Into the dark: Two new encrusting anemones found in coral reef caves
Research primarily conducted in Okinawa, Japan, by graduate student Yuka Irei and associate professor James Davis Reimer from the University of the Ryukyus, along with Dr. Frederic Sinniger from JAMSTEC, has found two new species of encrusting anemones, or colonial zoantharians, in unexpected locations. The study was published in the open access journal ZooKeys.
The two species belong to the genus Palythoa, which is commonly found on shallow coral reefs in subtropical and tropical waters worldwide. Surprisingly, the two new species were found living in cracks and caves in the reefs, and do not have zooxanthellae, unlike almost other known Palythoa species. Zooxanthellae are symbiotic, photosynthetic, single-celled algae that can provide host species with energy from the sun.
Species of Palythoa are sometimes the dominant benthic organism on shallow coral reefs, and are also common in the pet trade. Their success may in part be due to their ability to host zooxanthellae while also being efficient planktonivores, allowing them to live in a wide variety of coral reef conditions from shallow reef flats to steep and deep reef slopes. However, specimens first found by Irei and Sinniger from shallow caves and cracks in Okinawa and New Caledonia appeared to be unique in their habitat preference. Additionally, analyses showed these specimens lacked zooxanthellae.
"One of the species is described from just in front of a landfilled reef coastline on Okinawa Island and it is encouraging to see that there is still some unknown biodiversity just in front of our door", commented Sinniger.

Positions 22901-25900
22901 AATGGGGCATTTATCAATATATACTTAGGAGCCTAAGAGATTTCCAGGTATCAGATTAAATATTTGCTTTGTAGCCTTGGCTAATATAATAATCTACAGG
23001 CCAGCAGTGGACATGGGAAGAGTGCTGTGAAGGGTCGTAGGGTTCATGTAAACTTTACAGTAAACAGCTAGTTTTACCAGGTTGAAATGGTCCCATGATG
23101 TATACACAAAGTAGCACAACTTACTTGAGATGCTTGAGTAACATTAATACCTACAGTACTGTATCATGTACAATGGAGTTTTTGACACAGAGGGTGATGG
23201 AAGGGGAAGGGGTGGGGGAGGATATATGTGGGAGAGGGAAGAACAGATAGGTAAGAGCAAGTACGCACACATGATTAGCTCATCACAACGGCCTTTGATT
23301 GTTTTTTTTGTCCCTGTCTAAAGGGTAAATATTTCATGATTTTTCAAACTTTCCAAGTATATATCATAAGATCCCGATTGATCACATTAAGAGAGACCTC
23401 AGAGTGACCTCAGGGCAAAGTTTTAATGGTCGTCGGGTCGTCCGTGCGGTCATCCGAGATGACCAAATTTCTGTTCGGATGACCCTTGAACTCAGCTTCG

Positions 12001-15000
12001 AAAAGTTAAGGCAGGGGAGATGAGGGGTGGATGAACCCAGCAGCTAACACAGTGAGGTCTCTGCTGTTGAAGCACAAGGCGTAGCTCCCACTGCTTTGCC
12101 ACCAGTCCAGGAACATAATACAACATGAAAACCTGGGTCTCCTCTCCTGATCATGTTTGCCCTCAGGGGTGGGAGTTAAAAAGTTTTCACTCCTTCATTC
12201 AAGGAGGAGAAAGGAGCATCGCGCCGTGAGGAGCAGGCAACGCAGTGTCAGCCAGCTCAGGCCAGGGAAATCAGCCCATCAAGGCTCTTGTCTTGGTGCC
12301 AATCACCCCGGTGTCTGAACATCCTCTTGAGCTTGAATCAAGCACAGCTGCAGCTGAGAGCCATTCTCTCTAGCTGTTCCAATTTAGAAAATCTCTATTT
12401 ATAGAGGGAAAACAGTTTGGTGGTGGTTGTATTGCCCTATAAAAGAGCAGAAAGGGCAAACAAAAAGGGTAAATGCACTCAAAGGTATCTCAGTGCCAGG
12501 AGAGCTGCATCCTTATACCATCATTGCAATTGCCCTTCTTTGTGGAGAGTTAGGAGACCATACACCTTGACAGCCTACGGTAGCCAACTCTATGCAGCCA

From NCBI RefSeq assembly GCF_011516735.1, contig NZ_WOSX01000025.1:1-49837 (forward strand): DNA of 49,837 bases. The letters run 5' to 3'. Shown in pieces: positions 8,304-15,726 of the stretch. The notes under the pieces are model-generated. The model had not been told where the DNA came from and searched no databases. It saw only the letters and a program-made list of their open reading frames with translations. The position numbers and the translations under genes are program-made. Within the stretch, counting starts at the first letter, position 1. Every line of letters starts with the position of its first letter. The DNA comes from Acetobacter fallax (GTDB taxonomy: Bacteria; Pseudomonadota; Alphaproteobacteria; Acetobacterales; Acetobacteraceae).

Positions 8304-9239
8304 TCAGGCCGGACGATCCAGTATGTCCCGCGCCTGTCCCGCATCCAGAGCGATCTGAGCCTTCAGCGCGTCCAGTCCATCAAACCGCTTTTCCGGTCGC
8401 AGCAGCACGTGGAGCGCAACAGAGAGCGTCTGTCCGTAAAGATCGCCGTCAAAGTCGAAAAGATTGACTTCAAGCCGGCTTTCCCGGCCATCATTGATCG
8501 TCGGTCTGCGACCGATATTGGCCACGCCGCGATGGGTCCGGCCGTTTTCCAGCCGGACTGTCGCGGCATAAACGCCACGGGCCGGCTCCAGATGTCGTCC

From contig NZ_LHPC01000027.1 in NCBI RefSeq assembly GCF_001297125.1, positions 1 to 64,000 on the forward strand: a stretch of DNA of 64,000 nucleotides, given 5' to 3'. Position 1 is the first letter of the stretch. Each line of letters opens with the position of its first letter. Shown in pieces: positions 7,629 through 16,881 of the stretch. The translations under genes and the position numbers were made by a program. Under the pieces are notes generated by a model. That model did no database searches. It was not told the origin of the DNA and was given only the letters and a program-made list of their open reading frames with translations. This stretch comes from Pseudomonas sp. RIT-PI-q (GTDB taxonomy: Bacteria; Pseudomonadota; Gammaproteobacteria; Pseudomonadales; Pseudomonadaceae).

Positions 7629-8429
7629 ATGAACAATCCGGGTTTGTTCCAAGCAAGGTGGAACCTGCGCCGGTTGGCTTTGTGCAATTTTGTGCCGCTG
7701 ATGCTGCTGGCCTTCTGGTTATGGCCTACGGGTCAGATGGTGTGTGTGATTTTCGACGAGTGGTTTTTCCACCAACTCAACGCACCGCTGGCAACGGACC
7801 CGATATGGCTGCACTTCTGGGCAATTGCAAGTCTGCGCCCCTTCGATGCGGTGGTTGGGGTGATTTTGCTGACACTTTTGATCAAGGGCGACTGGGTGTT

"At first, we were surprised at the discovery of specimens, and thought we had one undescribed and unusual species on our hands," said Irei, "but we were even more surprised when DNA analyses showed clearly that there were two different species." Further research by Irei and Reimer in Okinawa revealed additional minor morphological differences between the two species. The new study formally describes these new specimens as two species.
"These two species are morphologically very similar," stated Reimer, "with long tentacles to acquire plankton from the water column, and polyps that are curved towards the entrances of cracks or caves for better access to their food source." While genetically distinct, each species appears to have evolved very similar features to adapt to its life in the dark. "These two species provide an excellent example of parallel evolution, as each evolved independently from each other," added Irei. The only reliable way to tell the two species apart asides from DNA are the patterns and markings on their tentacles.
Palythoa species are usually colonial, often forming large groups with many polyps. They are known from coral reef environments worldwide, and many species have been shown to contain the palytoxin, a lethal toxin named after the genus. It is not known if the two new species contain toxin.